Aug 17 2012

Book Review: The Snow Queen by: Joan D. Vinge

Posted by Mathias in Book Reviews

WARNING! CONTAINS SPOILERS

The Snow Queen was released in 1980, but since I was just eight at the time, I never read it before now. It was never on my reading list because, frankly, I never had anyone recommend it as something that I should read. But, several months ago I came across it and added it to my pile of books to read.

The science fiction novel takes place on the worlds ruled by the Hegemony. In particular, one called Tiamat. The natives of this world are kept in a relative state of technological limbo by the Hegemony with technology only existing on the world during the reign of the “Winters” when the planet is able to be accessed through interstellar travel. When the gates close and the “Summers” take over, all technology is removed from the planet or destroyed until the gate reopens, and the “Winters” regain control.

The novel follows the story of Moon Dawntreader Summer, a Sibyl and keeper of ancient knowledge. The reign of the Arienrhod, the current Winter Queen, is at an end after 150 years. After she is picked to become a Sibyl and Moon’s lover,Sparks, is not and the two part ways. Sparksmakes his way to Carbuncle, while Moon is essentially kidnapped and taken off world, making her an outlaw if she ever returns. While off world, Moon learns that, as a Sibyl, she is an access point for people to ask questions of an intergalactic supercomputer to which she is linked.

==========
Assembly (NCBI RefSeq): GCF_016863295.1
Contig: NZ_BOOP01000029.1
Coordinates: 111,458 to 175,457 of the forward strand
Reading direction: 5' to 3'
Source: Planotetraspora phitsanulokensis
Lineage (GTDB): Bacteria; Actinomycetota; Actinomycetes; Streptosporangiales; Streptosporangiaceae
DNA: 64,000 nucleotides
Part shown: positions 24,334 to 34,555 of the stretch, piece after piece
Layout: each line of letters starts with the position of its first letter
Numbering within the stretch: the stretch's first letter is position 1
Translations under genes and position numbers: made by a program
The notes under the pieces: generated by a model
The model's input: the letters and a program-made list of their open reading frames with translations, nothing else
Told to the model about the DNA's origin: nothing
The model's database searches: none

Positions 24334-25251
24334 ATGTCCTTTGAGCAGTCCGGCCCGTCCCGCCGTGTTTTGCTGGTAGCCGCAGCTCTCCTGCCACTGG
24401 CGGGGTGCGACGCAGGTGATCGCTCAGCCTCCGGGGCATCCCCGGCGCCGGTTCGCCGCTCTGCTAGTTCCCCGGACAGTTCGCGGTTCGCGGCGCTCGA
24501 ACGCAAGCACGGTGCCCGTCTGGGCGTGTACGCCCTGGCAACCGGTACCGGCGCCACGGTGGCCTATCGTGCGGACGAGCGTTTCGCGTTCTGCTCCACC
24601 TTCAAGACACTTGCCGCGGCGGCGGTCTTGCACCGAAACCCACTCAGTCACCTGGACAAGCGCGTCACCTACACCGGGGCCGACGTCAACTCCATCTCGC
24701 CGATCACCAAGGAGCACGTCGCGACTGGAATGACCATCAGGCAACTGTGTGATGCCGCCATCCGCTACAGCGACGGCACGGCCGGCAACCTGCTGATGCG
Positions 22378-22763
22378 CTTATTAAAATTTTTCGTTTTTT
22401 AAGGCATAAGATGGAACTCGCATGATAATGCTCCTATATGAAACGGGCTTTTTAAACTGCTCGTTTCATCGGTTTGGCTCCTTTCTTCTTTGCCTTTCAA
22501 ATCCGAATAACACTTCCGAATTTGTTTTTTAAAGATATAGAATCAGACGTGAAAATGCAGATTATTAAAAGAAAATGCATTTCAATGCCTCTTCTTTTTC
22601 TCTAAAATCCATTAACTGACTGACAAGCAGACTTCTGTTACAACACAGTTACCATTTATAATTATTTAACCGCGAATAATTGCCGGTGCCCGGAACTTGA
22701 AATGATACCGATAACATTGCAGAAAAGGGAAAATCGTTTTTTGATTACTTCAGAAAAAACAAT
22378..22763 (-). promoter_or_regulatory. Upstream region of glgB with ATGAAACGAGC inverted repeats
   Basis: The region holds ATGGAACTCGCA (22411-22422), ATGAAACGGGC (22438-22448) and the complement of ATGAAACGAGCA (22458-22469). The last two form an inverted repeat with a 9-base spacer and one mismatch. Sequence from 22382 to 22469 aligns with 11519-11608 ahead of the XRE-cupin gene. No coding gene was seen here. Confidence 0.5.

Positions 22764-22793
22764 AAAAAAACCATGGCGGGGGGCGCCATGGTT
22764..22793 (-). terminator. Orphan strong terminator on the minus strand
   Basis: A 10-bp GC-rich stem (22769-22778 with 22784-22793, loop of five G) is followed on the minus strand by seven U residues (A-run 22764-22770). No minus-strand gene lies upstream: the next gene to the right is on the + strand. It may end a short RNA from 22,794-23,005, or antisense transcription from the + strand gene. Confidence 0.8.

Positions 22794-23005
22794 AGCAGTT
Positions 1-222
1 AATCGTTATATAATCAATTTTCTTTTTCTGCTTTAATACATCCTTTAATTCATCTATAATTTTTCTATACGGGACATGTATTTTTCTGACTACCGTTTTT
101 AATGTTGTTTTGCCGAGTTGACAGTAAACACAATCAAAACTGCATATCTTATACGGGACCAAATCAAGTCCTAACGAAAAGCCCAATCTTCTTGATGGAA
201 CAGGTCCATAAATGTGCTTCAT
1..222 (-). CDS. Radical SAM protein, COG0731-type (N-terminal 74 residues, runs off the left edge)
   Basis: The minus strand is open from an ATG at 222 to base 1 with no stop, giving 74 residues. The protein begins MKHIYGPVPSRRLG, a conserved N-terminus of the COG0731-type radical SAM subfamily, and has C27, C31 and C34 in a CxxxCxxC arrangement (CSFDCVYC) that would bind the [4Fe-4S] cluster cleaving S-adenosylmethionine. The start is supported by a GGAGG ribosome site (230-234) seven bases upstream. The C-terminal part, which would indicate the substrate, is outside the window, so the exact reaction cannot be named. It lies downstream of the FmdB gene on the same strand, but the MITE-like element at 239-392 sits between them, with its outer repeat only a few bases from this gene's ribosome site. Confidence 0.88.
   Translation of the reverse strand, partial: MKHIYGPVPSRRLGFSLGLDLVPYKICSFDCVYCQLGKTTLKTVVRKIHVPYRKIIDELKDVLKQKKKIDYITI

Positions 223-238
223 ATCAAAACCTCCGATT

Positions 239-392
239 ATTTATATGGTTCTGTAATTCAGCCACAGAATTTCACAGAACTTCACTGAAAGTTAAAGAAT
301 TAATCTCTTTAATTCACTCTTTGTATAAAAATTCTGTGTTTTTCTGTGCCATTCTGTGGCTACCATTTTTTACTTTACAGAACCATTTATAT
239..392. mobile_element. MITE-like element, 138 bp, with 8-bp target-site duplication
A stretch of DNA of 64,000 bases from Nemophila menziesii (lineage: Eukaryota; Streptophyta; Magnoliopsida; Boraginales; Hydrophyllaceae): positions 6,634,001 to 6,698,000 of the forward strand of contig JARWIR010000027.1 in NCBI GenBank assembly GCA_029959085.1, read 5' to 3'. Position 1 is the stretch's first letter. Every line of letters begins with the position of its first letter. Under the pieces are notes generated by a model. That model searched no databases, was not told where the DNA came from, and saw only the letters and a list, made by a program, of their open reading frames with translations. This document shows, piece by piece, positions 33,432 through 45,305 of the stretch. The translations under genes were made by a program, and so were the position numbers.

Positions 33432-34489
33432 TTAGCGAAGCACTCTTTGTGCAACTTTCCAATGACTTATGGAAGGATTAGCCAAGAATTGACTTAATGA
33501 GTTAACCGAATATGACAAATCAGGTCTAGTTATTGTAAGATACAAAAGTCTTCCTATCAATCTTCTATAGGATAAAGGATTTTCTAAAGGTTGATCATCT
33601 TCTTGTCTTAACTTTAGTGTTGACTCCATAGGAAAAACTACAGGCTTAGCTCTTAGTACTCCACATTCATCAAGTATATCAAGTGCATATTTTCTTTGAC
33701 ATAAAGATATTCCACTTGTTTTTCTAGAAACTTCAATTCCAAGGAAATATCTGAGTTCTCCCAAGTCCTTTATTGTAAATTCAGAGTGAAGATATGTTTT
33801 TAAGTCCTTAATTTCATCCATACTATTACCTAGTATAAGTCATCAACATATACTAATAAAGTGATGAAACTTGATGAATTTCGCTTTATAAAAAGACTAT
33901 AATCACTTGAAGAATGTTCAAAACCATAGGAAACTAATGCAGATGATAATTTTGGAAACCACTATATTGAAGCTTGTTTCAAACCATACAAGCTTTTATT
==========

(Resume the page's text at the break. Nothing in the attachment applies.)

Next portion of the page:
Arienrhod, whoSparkslearns Moon is a clone of, created to extend the current Winter Queen’s rule, ensnares him. He becomes her lover, aka Starbuck, and takes over the role of harvesting the water of life from creatures known as mers. The elixir is what keeps Arienrhod from aging and is highly prized in the Hegemony.

Moon eventually returns to Tiamat, uses her powers as a Sibyl to become the Summer Queen, and reunites withSparks. She plans to use her powers to bring Tiamat out of the Stone Age once the Hegemony has left for the coming cycle. The end.

This book won the Hugo Award for Best Novel in 1981 and was nominated for the Nebula Award for Best Novel in 1980. Honestly, I don’t know why. And after reading it, I realized why it had never been recommended to me by anyone else for a read. Horrible? No. Average? Barely.

Like so many books, this one seems to suffer from pointless point of view characters thrown in when you really want to follow the main characters: Moon,Sparks, and Areinrhod. Tor Starhiker Winter, for one, just seems so irrelevant to the story that I don’t know why there were points where we had to see things through her eyes. Jerusha, for another example, felt so insignificant that I don’t even know why she got promoted to point of view character at times.

As for the way the book ended, well, I’ve struggled to find an applicable analogy. Think of it like making love to a woman and having her fake an orgasm after a lot of hard work. Crude? Maybe. But a clear way of envisioning how the story just never got to a climax and then petered out in the end after trying to make you believe that it had.

While the prose is good and clean, the world building lush, and while the story itself when stepped back from wants to intrigue the reader, it simply fails to do so. I was able to finish, but it was a struggle. I rate The Snow Queen at a below average 2.75 out of 5 stars. Sorry. Just didn’t do it for me. As always, other opinions may vary. You’re entitled to yours, so allow me to have mine.

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